Locating the US continental divide, part 4 – Ocean masks
Welcome to part 4 of my series on computing the US continental divide. Previously we looked at data import and display, the watershed transform and label matrices, and different kinds of minima.
Today we're going to use some binary image manipulation to create an "ocean mask." Let's start by taking a fresh look at some of the pixel values in the DEM (digital elevation model) we've been working with.
s = load('continental_divide'); dem = s.dem_cropped; display_range = [-500 3000]; imshow(dem, display_range, 'InitialMagnification', 'fit')
What are the pixel values associated with the ocean? You might expect them to be 0. After all, the ocean is at sea level! But a few values at the upper-left corner of the DEM are not 0:
ans = -500 -500 -500 -500 -500 -500 -500 -500 -500 -500 -500 -500 -500 -500 -500 -500 -500 -500 -500 -500 -500 -500 -500 -500 -500
Are the ocean pixels equal to -500 all the way up to the coast? When I want to inspect pixel values closely, I often use the Pixel Region Tool. Here's a screen shot of the tool showing pixel values along the coast of California:
So the value -500 seems to be used as an ocean marker value. But I prefer not to guess. After some browsing of the online report about this data set, I found this sentence in Section 11: "Every tile contains values of -500 for oceans, with no values between -500 and the minimum value for land noted here."
We can use a simple relational operator to form an ocean mask image.
ocean_mask = dem == -500; imshow(ocean_mask, 'InitialMagnification', 'fit')
I expected ocean_mask to have just two connected components, corresponding to the Pacific and Atlantic Oceans. But I was surprised:
ocean_mask_labeled = bwlabel(ocean_mask); max(ocean_mask_labeled(:))
ans = 835
Oops. More than 800 labeled regions, not two. Let's zoom in the coast of the Gulf of Mexico to see what's going on.
axis([3700 4300 2500 2800])
You can see that there are "ocean" pixels that are completely disconnected from the rest of the oceans. How can we identify just the connected components of ocean pixels on the left and right side of the DEM? One method is to use bwselect. This function can find all foreground pixels that are "connected" to a given set of seed pixels. Here I'll use it to find all the "ocean" pixels connected to the upper left and upper right components.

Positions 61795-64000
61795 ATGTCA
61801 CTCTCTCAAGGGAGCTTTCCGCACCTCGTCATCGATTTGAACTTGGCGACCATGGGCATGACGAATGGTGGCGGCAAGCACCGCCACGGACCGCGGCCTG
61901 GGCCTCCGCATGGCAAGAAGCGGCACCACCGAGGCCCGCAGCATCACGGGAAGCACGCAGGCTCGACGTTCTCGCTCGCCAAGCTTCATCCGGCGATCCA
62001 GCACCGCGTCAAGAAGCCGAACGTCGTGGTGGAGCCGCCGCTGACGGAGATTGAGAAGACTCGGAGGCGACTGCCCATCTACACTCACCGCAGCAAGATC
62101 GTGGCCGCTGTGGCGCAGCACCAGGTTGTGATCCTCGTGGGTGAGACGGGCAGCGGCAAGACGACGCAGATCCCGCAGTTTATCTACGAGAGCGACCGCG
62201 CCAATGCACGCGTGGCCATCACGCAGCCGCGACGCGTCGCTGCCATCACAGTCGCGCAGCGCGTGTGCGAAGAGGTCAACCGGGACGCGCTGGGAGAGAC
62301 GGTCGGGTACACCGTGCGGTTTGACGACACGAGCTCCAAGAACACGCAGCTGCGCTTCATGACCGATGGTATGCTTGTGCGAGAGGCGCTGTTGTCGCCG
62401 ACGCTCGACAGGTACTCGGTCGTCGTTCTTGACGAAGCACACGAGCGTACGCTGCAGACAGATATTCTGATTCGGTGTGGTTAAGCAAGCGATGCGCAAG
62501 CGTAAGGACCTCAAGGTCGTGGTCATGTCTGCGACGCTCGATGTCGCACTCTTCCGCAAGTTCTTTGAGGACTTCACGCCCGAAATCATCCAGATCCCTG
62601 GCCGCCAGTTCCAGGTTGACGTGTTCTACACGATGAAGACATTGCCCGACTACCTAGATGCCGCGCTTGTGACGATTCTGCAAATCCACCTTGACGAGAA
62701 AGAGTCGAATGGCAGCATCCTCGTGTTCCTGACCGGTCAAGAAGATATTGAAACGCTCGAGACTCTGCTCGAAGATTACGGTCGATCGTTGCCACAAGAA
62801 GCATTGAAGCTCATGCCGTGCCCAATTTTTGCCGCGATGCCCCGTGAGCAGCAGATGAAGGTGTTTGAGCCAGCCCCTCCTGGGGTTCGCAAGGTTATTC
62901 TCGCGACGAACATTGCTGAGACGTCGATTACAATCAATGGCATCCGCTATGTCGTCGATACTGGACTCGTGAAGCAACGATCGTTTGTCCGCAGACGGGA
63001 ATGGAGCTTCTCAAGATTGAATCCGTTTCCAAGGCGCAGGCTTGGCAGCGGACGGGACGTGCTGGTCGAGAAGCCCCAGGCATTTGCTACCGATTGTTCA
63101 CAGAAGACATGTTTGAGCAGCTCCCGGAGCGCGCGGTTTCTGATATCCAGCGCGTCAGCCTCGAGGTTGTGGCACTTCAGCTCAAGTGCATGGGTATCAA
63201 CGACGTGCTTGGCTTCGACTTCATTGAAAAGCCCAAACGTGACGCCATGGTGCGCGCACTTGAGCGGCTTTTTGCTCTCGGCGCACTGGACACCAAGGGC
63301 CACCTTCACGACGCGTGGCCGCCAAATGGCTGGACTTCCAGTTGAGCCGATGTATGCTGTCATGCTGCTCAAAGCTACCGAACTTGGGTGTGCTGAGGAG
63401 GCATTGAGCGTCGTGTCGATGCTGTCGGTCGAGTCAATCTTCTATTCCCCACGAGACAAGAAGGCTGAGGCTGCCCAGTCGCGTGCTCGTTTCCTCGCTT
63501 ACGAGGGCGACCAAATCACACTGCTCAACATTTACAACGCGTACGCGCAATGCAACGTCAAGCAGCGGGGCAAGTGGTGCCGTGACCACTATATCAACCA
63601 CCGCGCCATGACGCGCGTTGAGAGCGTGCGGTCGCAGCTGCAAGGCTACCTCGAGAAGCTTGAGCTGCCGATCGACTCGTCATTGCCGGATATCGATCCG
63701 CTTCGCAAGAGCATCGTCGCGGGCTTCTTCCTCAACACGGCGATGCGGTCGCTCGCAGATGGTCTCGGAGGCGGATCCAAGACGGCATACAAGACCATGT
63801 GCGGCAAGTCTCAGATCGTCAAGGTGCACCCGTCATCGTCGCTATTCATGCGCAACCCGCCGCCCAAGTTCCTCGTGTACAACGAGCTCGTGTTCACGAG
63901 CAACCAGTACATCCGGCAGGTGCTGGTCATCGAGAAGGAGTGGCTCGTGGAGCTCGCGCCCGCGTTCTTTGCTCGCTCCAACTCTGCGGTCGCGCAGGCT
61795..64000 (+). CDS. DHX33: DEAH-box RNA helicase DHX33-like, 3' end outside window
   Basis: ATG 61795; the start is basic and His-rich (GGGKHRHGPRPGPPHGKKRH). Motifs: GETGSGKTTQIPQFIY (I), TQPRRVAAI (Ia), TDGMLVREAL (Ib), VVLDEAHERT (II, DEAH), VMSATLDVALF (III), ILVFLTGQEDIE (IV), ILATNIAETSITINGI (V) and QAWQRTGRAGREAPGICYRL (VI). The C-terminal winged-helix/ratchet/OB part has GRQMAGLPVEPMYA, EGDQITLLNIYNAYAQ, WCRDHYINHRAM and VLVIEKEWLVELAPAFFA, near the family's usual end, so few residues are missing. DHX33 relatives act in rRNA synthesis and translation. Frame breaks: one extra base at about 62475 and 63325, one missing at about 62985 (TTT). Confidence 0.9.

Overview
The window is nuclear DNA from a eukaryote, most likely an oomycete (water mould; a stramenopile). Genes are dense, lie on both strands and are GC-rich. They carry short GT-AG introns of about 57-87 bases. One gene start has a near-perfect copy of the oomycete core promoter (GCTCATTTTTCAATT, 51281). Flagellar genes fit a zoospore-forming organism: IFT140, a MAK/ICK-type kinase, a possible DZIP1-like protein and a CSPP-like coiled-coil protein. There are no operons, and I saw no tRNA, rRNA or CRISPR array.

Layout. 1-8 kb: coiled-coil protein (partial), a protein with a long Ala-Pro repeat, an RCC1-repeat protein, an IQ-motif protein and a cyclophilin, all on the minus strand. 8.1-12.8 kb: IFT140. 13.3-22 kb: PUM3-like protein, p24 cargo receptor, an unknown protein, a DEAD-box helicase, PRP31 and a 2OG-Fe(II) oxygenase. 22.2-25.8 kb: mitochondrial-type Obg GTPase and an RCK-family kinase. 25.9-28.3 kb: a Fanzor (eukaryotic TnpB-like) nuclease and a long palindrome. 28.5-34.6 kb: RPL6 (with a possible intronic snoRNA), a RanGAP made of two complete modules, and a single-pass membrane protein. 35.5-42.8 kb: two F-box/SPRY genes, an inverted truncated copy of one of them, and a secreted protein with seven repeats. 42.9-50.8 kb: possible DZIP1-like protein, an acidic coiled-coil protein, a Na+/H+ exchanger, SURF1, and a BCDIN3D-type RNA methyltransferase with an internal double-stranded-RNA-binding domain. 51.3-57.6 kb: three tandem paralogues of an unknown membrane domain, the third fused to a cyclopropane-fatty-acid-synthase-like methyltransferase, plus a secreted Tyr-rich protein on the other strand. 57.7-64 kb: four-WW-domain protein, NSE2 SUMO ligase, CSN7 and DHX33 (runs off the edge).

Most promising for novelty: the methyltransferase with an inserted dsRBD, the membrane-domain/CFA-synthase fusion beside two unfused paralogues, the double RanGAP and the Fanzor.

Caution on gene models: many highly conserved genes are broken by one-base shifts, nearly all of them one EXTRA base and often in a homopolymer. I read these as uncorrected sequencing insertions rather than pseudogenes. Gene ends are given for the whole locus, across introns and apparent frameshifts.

[M, N] = size(dem); ocean_mask = bwselect(ocean_mask, [1 N], [1 1]);
Here's the same zoomed-in view along the Gulf of Mexico.
imshow(ocean_mask, 'InitialMagnification', 'fit') axis([3800 4400 2550 2750])
You can see that the interior "ocean pixels" have been removed. Let's add this image to our continental divide MAT-file.
save continental_divide ocean_mask -append
Next time we'll use a technique called minima imposition to modify the DEM so that it contains only two regional minima, one for each ocean.
About this Series
This series explores the problem of computing the location of the continental divide for the United States. The divide separates the Atlantic and Pacific Ocean catchment basins for the North American continent.
As an algorithm development problem, computing the divide lets us explore aspects of data import and visualization, manipulating binary image masks, label matrices, regional minima, and the watershed transform.
- Part 1 - Introduction. Data import and display. multibandread, imshow.
- Part 2 - Watershed transform. watershed, label2rgb.
- Part 3 - Regional minima. imerode, imregionalmin.
- Part 4 - Ocean masks. binary image manipulation, bwselect.
- Part 5 - Minima imposition. imimposemin.
- Part 6 - Computing and visualizing the divide. watershed, label2rgb, bwboundaries.
- Part 7 - Putting it all together. One script that does everything, from data import through computation and visualization of the divide.
Data credit: GLOBE Task Team and others (Hastings, David A., Paula K. Dunbar, Gerald M. Elphingstone, Mark Bootz, Hiroshi Murakami, Hiroshi Maruyama, Hiroshi Masaharu, Peter Holland, John Payne, Nevin A. Bryant, Thomas L. Logan, J.-P. Muller, Gunter Schreier, and John S. MacDonald), eds., 1999. The Global Land One-kilometer Base Elevation (GLOBE) Digital Elevation Model, Version 1.0. National Oceanic and Atmospheric Administration, National Geophysical Data Center, 325 Broadway, Boulder, Colorado 80305-3328, U.S.A. Digital data base on the World Wide Web (URL: http://www.ngdc.noaa.gov/mgg/topo/globe.html) and CD-ROMs.
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